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Five Behaviours of Successful Staff Plus Engineers

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Staff plus engineers act as technical leaders to have a bigger impact. Their ability to get things done goes beyond their individual capacity to grow and mentor others. The tech industry has moved away from thinking that engineers work individually and collaboration is one of the most important behaviours in a staff plus role.

Blanca Garcia Gil spoke about behaviours to become an effective staff plus engineer at QCon London 2022 and will be presenting at QCon Plus May 10-20, 2022.

The staff plus engineer role is the career path on the technical leadership track, Gil explained:

While we have always understood you can be either an individual contributor or a manager, there is a third career path which is technical leadership. A technical leader uses their technical expertise with leadership skills to have a bigger impact. This is different from a true individual contributor, who is more a domain expert in a specific area.

In her talk, Gil presented five core areas which can benefit anyone in a staff plus role:

  1. Communication and listening
  2. Technical strategy
  3. Networking and influencing
  4. Technical leadership
  5. Managing your own career

While working in an engineering team we have probably been exposed to technical strategy or at least elements of it, but we might have not recognised it, Gil mentioned. Stepping into a staff plus role gets you closer to technical strategy so you will need to spend time understanding it, interpreting it, influencing it and explaining it to your teams. It goes a long way to provide a common understanding and getting everyone to focus on a priority area, she said.

Gil explained why technical leadership is also a very interesting skill for engineers. It is about thinking to ourselves "how can I maximise my impact?" The answer might not always be by writing a piece of code. Gil mentioned that we amplify our impact by collaborating with others, and this is what technical leadership is about; it is about using our technical experience to lead people towards a common goal:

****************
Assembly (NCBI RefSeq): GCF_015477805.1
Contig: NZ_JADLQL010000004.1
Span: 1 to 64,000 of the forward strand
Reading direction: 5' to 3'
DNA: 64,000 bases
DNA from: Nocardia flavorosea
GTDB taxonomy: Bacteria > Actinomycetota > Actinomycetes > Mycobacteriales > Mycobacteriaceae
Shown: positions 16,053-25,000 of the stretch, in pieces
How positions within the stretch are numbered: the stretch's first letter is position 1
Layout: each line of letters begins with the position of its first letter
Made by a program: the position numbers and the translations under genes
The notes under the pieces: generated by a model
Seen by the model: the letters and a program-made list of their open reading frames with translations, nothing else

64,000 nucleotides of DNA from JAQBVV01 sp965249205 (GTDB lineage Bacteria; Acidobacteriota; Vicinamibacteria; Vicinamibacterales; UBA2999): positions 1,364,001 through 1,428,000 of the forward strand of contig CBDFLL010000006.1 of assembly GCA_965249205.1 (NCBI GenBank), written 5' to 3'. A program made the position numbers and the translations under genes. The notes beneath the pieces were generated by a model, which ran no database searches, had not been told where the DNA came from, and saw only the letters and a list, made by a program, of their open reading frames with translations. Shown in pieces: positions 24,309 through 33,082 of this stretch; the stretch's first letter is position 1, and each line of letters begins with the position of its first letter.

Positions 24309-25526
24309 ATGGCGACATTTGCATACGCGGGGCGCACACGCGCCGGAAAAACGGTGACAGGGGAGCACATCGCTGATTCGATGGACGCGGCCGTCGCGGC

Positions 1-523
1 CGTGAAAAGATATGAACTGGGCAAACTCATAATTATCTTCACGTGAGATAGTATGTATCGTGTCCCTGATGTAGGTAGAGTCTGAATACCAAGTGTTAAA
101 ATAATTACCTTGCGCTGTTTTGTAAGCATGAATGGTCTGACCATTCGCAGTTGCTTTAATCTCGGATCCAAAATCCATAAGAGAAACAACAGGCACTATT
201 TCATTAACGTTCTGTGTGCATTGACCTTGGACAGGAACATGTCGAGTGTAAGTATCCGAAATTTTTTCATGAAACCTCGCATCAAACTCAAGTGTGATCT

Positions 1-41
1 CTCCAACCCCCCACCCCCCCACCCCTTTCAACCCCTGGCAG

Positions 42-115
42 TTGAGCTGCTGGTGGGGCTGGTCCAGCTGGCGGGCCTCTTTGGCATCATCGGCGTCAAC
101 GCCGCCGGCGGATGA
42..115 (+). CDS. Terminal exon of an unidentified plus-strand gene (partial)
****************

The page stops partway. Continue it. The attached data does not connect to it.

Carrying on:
When I was looking for ways to grow in my role, one of my mentors who is a technical leader challenged me with the following: "What got you here won’t get you to the next step". She was telling me at the time that I needed to focus on different skills while allowing me to think things for myself.

InfoQ interviewed Blanca Garcia Gil about the behaviour of staff-plus engineers.

InfoQ: Why did you include "managing your own career" in the list of behaviours?

Blanca Garcia Gil: Managing your career might not feel like an important one, but because you are in a role which has a lot of visibility and you mentor and coach engineers it is vital you understand and take time for your own career management. Many people see you as a role model and will follow the behaviours they see you doing, versus what you say.

InfoQ: How can engineers develop staff-plus behaviours?

Gil: What I have done with areas that I have identified I wanted to develop was speak to people around me- they can be peers, your manager, my long time mentor. I think it is good to get a feel of how they see you when you say something like "hey, I am thinking of focusing on my presentation skills because…." . They will help you articulate why this is important for you and also might give you a sense of whether it is something that they see you are quite strong at or need some work.

One last thing is that these behaviours are transferable. For example, for the networking one you might be a person who through a hobby runs a group of likeminded people and is always looking to connect with people who enjoy that and help each other. This hobby might have nothing to do with your professional career, but through it you are developing a skill that then you can transfer back to your work. That is very powerful and I think we don’t use this enough.

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